Annotated Bibliography Sources 3 & 4

 

The source, Why ‘Lafayette’? Exists as an explanation for the naming of a town in Oregon, called Lafayette, on the town’s official website. While the majority of this site revolves around the happenings and citizens of the town Lafayette, Oregon, the page of the sight that I found useful was the page detailing the reasons for the town’s name, and the importance of Lafayette as a historical figure. The page remembers Lafayette as a “Celebrity” of the 1800’s, having played a large part in the revolutionary war in America as well as several revolutions in France. The source notes his elevated status in the decades after the Revolutionary War time and time again, also listing various other landmarks, towns and cities across the country that share the same name as their little town, in honor of the soldier and revolutionary.

This larger body of work that this piece is attached to serves to differentiate this source from other sources I have collected thus far. The fact that this page belongs to a bigger body of work that is not dedicated to the man lafayette himself provides more external information regarding lafayette’s life to be incorporated into the piece. This covert difference will most likely be helpful in providing my essay and the readers of my work with a more well rounded image of who the lafayette was and what he did in his life. This source also informed me of other sights and landmarks that were named after the Frenchman. While I am not writing about or analyzing these other sites, understanding why they were named for him and their possible relevance to his life or achievements will be helpful in my writing.

 

“Why ‘Lafayette’?” New Lafayette.org, 13 Aug. 2010,

www.newlafayette.org/lafayette-history/why-lafayette/. Accessed 27 Feb. 2017.

 

This source, found on usbiography.org, serves not only as a factual biography of Lafayette’s life, including his birthday, parents, the year he began his revolutionary career, but also delves into his personal life, and childhood. The piece especially notes the way in which Lafayette became exposed to the revolutionary happenings in the colonies of what would later be The United States of America. The piece takes a less factual approach on this, stating, “Lafayette’s real introduction to America came at a dinner on August 8, 1775, when the young Marquis came into contact with the Duke of Gloucester who spoke with sympathy of the struggle going on in the colonies. With thoughts of the “romantic” American cause” (The Marquis de Lafayette). Along with painting a more colorful picture of lafayette’s life than most other sources, this source also explains the accomplishments of Lafayette before and after his work on the Revolutionary War, as a French Revolutionary.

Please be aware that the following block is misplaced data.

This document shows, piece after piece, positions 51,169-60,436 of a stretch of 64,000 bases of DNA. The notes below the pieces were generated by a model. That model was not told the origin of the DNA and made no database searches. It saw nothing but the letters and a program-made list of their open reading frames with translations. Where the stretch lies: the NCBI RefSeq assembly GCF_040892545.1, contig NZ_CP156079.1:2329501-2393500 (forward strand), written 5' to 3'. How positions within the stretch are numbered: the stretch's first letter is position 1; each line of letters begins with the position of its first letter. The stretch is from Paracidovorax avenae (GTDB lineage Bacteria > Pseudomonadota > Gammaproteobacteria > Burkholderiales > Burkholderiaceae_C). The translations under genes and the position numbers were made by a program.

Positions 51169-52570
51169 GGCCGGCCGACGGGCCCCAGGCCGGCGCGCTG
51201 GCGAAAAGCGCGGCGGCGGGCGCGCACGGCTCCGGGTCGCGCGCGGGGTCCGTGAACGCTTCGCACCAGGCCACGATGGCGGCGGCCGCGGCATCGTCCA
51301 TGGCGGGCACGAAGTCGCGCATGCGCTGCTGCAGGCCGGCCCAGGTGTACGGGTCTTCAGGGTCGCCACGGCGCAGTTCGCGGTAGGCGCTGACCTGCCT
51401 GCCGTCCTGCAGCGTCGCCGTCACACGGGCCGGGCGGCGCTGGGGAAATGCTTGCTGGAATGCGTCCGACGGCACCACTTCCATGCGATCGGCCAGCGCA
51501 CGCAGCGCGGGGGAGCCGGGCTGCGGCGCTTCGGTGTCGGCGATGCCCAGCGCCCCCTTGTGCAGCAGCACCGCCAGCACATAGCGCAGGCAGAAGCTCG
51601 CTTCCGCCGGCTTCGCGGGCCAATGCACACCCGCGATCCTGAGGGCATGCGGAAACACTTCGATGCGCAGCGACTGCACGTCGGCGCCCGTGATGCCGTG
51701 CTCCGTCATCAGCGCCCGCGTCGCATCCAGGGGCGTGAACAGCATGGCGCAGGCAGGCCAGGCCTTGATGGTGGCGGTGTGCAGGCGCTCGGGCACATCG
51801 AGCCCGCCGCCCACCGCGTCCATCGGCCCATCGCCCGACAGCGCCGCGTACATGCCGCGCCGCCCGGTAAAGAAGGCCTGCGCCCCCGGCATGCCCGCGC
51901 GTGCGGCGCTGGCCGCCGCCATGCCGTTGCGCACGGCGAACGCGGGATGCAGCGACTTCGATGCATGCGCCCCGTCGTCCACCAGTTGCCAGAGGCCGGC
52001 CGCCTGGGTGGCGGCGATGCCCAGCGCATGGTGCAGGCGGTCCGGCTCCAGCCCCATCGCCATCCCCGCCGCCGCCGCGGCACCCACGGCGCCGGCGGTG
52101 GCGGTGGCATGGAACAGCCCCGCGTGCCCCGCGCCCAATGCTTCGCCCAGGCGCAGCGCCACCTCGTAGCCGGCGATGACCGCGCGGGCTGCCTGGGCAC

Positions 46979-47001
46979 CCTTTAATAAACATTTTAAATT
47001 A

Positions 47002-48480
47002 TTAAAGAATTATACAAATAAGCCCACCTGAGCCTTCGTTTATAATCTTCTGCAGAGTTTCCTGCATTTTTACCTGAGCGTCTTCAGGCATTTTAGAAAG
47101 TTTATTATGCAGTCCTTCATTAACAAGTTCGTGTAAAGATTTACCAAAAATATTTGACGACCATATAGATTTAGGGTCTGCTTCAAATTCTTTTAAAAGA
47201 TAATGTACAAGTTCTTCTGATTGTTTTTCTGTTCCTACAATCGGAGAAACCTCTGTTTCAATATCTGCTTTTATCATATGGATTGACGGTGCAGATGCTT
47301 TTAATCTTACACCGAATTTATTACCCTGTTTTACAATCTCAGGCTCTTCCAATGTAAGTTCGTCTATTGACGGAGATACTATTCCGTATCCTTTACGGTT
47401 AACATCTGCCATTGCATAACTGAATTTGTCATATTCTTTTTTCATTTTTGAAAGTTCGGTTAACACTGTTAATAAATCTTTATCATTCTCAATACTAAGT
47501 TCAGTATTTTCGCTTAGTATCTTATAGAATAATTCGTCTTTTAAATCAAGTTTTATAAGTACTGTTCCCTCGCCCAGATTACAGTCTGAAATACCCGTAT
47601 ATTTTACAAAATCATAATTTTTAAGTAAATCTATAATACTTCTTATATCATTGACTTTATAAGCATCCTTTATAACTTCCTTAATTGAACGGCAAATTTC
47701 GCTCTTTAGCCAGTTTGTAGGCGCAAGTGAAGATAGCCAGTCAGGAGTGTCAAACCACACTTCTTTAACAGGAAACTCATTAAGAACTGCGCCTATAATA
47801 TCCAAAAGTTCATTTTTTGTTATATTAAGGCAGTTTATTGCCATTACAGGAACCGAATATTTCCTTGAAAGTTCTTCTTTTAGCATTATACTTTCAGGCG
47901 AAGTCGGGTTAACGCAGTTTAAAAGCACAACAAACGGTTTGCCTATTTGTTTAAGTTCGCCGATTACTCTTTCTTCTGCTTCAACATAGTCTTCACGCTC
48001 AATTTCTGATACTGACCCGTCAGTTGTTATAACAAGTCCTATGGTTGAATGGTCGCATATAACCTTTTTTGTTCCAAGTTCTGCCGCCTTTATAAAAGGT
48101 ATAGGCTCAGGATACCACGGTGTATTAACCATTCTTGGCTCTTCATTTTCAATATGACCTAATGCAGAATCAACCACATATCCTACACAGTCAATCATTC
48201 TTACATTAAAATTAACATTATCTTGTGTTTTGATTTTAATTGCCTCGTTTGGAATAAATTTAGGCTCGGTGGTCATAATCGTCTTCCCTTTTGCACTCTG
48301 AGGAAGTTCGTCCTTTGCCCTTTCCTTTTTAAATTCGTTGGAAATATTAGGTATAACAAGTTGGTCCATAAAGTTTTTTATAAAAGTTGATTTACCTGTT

This source provides for me much of what I was lacking when it comes to the credibility of Lafayette and his resume before his time fighting for American freedom. By using information gathered from this source, I will be able to relay Lafayette’s political and revolutionary resume before he came to America to the reader. This source will also be useful as it focuses less on lafayette’s biography in regards to the American Revolutionary War, and takes a look at the Frenchman from birth until death in full.

 

“Biography of the Marquis De Lafayette.” Ushistory.org, Independence Hall Association,

www.ushistory.org/valleyforge/served/lafayette.html. Accessed 27 Feb. 2017.

 

BED #3

The second monument in honor of the revolutionary, Lafayette, stands in the middle of the square, enclosed inside of a fenced off, grass circle. Visitors cannot get as close to this monument as they can to his other statue, which they can climb on and touch. Unlike, the first monument, this was put in place in in the 1900s, 1924 exactly. This statue stays in line with the Washington Monument, which is visible directly behind the statue in this photograph. The enclosed nature of the statue as well as the placement in the square and in accordance to the Washington Monument gives this statue a more centric, important and historic feel.

BED #2

This statue, situated at the corner of the park, farthest from the White House and National Mall, depicts an image of Marquis de Lafayette, a key actor in both the American Revolutionary War as well as the French revolution of 1789. The respected revolutionary’s honorary statue was created in 1891. This was the first of two statues that would be created in his honor in Lafayette Square. This statue sits at the corner of the square, serving as somewhat of an entry mark to the park. It seemed the most natural way of walking in or out of the square involved passing by the large monument. The sculpture is also very hard to miss from the street in front of it. In passing, the first thing the eye is drawn to is the statue. This, matched with the powerful, stance of conquest that the statue of Lafayette displays, marks the square as seemingly more important or honorary than any other park or square.